Wednesday, April 29, 2009

How to get teens to school on time (and secretly have fun doing it)

I have two teens that both go to the same middle school. Every morning was the same routine. Wake them up. Wake them up again when they fall back asleep. They would eat breakfast like they were on vacation and putter around without a care about time. I stressed and nagged, reminding them how much time they had left to brush their teeth, comb their hair, get their band instruments, get forms signed, etc. I gave countdown warnings every 5 minutes like I was launching a space shuttle. The ride to school was spent lecturing them on the importance of punctuality, responsibility, and accountability. I lectured. They tuned out. By the time we got to school, everyone was mad at each other. This lovely routine repeated itself Monday thru Friday. Sound familiar?

Then it dawned on me that they didn't have to worry about the time because I was handling that for them. I had taken on the stress of worrying about what time it was and making sure they were ready to leave. They weren’t relying on themselves to be ready, they were relying on ME! And I created it.

So I fired myself.

I announced one evening that since my nagging wasn't fun for any of us, I would no longer nag them about getting ready for school. I would not tell them what time to wake up or remind them when they had to leave for school. I wouldn’t ask them if they had lunch money or needed me to sign anything. They could own it all and they should just come get me when they were ready to leave. I had them at “no more nagging”.

So morning rolls around. I get myself up and enjoy a nice cup of tea while I wait for the morning to unfold. If I can hold myself together and stay strong, this might actually be fun. School starts at 7:35am and we usually leave by 7:15am. By 7:20, they were still lounging on the couch discussing their favorite episode of MythBusters. I sat on the couch and pretended to read a magazine (I was really biting my lip and sneaking glances at the clock). They continued to chat until one of then looked up at the clock and noticed the time, now 7:25. I believe the response was "CRAP!". I actually enjoyed the stunned look on their faces and the confused glances they threw my way. "Shouldn't we be leaving now?". "Really?”, I ask, in my most innocent, loving voice. “Are you sure I don't have time to read one more page?". They raced around like madmen and I felt secretly guilty that they were actually stressed about being late for school!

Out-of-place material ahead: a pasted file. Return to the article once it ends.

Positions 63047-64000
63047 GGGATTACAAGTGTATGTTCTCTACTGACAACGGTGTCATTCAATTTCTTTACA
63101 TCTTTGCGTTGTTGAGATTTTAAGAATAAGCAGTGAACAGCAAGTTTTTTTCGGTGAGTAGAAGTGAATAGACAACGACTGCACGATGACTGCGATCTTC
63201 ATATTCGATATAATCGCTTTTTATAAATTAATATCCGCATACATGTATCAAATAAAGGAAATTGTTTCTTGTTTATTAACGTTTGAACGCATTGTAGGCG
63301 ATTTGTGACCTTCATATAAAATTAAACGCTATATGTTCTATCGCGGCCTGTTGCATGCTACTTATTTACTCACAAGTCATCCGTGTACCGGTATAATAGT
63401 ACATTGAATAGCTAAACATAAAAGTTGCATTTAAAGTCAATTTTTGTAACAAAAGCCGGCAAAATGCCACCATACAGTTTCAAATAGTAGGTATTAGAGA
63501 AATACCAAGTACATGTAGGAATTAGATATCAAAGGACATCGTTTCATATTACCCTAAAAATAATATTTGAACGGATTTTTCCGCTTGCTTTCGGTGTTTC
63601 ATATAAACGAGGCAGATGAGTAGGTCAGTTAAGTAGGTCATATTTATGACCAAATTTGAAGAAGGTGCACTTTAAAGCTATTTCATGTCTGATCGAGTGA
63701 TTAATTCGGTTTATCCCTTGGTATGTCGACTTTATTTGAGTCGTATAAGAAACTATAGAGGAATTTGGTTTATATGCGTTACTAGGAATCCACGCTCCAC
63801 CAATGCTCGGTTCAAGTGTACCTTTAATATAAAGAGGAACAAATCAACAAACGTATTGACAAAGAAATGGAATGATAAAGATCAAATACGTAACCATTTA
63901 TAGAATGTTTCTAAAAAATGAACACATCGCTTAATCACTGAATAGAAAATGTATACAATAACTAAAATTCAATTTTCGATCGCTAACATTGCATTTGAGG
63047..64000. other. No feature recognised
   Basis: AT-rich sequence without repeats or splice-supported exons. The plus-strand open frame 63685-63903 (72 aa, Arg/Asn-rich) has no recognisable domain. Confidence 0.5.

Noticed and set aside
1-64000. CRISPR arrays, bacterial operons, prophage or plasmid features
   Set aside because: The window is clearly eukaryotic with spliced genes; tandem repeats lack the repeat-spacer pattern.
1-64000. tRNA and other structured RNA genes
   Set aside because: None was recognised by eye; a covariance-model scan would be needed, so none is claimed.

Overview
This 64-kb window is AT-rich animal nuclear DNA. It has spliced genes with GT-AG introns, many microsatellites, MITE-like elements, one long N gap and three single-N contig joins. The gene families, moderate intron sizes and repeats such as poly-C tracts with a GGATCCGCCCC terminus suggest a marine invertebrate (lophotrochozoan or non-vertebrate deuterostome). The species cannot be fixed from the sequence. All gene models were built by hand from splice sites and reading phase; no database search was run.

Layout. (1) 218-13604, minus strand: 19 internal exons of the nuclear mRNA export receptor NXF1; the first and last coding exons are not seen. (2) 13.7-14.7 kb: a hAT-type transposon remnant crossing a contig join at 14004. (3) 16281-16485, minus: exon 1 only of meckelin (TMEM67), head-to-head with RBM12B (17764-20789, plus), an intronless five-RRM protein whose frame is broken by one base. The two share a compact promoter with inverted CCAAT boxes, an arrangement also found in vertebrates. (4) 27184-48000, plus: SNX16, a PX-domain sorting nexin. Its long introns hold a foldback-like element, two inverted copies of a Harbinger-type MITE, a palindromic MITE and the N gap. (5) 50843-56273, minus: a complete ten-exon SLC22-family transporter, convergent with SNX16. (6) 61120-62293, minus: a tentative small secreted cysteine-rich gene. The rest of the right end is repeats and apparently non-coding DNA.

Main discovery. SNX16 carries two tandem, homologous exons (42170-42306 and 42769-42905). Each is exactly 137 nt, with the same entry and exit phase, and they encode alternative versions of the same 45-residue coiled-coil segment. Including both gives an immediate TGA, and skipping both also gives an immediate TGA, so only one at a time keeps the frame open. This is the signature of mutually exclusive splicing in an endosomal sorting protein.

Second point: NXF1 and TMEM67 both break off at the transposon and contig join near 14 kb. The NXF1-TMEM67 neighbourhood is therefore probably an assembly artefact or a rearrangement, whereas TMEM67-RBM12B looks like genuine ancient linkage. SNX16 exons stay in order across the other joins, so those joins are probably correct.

As a side note, I had called the school earlier that morning to let them know what I was doing. I said the kids might be late and if they were, it was NOT an excused lateness. This way, the kids had natural consequences from the school, not me.

We pulled up to the school at 7:35am and they were opening the doors before I had even fully stopped the car. I admit I enjoyed this a little too much. It took three frantic, panic-stricken mornings (for them, not me) before they got it. But when they got it, they got it. If there was no one to take on making sure they were ready to go, and no one to protect them from getting in trouble with the school, the only person left to own it was them. I am so proud of my boys. They now get up on their own, gather their things, and come to me when they are all ready to go. I am happier. They are happier. Life is not perfect by any means, but its one less thing we fight about and one more thing they know how to do on their own.

Now don’t get me wrong. This sounds easier than it was in real life. No parent wants their child to get in trouble nor does it make us happy when our kids suffer. But we are not doing them any favors when we do for them what they clearly can do for themselves. Saving them from owning their own problems creates victims. Helping them learn they have the power to solve their own problems creates self-reliance and confidence that will serve them the rest of their lives.

9 comments:

Anonymous said...

Geeze! That definitely sounds like my house! I get tired of being crabby every morning! I wonder if it's a boy thing? lol!

Terra said...

I caught myself smiling and giggling all the way through this post! PERFECTION - I say...

has it stuck? are they owning more? I think this was brilliant...might even slim down a version of it with my 8 year old not for before school but for other things!

If you don't mind I think this is exactly the type of thing my post is asking for help with...please take a minute to read it and consider filling out the survey link (it is SUPER short) and would be a big help to my long time family friends organization!

I am so off to forward this post to about 10 ppl I know will love it!

Holly K said...

Thanks for the comments! I would be happy to read your blog and fill out the survey. I'm assuming the survey is on your blog so I'll go there. Thanks for forwarding the post! So glad it made you smile. I think parents of teens need every opportunity to laugh or we'd go crazy!

Katy said...

OOh I love this! It would drive me nuts too,sitting there pretending to read a magazine wondering when they were (finally)going to realize that it's time! I don't have teens yet (my 5-month old has a long way to go until then), but this was just great. I hope I remember this when she's a teenager.

Beckie said...

Hi Holly stopping by to say hello!- great meeting with you today! Hope you didn't get lost on the way back Beckie

Veronica Lee said...

Hi, I'm visiting from MBC. Great blog.

throwslikeagirl74 said...

Brilliant! Brilliant, I say. I may steal this when my little ones are tweeny.

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